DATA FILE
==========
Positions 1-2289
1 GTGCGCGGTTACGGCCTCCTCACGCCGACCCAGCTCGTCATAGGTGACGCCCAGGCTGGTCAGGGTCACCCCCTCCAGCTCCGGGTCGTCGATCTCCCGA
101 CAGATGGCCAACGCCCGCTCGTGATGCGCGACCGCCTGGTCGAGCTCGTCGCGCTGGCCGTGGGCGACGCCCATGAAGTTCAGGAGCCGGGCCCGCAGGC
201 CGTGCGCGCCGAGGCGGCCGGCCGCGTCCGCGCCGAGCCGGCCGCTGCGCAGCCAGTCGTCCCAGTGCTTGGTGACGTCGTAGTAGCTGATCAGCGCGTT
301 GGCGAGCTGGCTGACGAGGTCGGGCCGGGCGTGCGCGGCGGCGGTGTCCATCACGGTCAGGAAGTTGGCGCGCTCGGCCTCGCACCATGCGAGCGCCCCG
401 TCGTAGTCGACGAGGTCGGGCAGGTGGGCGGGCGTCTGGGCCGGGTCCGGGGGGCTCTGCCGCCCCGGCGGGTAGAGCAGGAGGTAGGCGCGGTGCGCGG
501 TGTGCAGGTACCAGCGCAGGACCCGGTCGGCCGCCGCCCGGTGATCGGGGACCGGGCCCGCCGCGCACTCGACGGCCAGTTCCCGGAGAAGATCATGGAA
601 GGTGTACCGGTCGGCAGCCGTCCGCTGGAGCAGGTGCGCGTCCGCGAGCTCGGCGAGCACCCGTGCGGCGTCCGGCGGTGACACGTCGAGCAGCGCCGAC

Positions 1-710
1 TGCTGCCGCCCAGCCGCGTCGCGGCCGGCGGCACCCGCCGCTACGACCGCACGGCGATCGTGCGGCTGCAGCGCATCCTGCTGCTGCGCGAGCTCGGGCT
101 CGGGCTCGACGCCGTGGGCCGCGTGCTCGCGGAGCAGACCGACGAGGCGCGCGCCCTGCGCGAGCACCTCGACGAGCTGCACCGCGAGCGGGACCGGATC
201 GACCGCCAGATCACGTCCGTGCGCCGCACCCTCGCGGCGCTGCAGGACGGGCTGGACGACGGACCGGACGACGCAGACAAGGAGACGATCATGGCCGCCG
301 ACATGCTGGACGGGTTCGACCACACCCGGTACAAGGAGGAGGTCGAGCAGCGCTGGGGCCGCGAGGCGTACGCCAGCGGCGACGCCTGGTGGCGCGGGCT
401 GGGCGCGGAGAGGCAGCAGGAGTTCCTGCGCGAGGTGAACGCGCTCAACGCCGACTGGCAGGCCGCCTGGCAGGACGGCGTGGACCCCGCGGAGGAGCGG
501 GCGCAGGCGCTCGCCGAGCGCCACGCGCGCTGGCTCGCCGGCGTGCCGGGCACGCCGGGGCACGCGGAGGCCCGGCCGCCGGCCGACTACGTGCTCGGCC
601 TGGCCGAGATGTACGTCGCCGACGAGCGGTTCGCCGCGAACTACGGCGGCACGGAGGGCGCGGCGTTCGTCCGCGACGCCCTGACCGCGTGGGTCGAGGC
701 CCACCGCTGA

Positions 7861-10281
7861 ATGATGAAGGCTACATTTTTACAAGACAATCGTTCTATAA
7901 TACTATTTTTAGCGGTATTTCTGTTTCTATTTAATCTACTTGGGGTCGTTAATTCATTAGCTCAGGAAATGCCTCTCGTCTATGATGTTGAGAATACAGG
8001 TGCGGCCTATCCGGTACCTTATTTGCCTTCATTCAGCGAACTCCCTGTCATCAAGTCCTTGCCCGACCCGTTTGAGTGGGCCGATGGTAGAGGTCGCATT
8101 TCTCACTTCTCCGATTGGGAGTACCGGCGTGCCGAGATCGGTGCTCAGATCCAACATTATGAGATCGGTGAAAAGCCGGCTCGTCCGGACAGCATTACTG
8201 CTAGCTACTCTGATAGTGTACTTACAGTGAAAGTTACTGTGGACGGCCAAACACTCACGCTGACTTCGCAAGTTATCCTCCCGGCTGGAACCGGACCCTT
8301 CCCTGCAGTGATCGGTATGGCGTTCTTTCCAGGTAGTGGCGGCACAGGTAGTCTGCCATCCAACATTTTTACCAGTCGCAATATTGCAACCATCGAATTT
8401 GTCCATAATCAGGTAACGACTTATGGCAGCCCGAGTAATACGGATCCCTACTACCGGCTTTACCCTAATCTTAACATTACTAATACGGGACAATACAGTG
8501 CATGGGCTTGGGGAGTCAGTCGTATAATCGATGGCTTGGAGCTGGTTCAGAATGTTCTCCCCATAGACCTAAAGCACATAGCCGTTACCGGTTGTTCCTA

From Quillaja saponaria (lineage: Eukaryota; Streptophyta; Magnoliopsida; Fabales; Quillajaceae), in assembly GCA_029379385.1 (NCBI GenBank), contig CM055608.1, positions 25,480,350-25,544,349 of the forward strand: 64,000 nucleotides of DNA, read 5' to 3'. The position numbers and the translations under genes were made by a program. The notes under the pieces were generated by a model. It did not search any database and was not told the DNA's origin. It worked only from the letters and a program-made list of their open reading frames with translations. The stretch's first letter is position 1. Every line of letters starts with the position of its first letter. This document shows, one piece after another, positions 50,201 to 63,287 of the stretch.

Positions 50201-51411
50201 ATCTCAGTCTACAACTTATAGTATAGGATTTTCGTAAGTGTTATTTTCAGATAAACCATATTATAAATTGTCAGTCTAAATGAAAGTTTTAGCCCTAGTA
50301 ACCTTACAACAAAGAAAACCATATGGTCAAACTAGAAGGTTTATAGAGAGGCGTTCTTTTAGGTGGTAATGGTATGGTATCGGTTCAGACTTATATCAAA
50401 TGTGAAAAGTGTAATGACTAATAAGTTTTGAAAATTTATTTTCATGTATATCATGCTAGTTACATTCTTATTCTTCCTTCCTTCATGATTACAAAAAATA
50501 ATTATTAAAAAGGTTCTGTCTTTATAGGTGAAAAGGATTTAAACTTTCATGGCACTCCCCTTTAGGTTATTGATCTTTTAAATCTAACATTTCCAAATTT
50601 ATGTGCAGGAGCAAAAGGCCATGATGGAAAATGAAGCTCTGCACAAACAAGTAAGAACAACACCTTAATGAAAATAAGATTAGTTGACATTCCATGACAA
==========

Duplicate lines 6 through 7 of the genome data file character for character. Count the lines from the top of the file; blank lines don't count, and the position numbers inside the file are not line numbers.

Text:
401 TCGTAGTCGACGAGGTCGGGCAGGTGGGCGGGCGTCTGGGCCGGGTCCGGGGGGCTCTGCCGCCCCGGCGGGTAGAGCAGGAGGTAGGCGCGGTGCGCGG
501 TGTGCAGGTACCAGCGCAGGACCCGGTCGGCCGCCGCCCGGTGATCGGGGACCGGGCCCGCCGCGCACTCGACGGCCAGTTCCCGGAGAAGATCATGGAA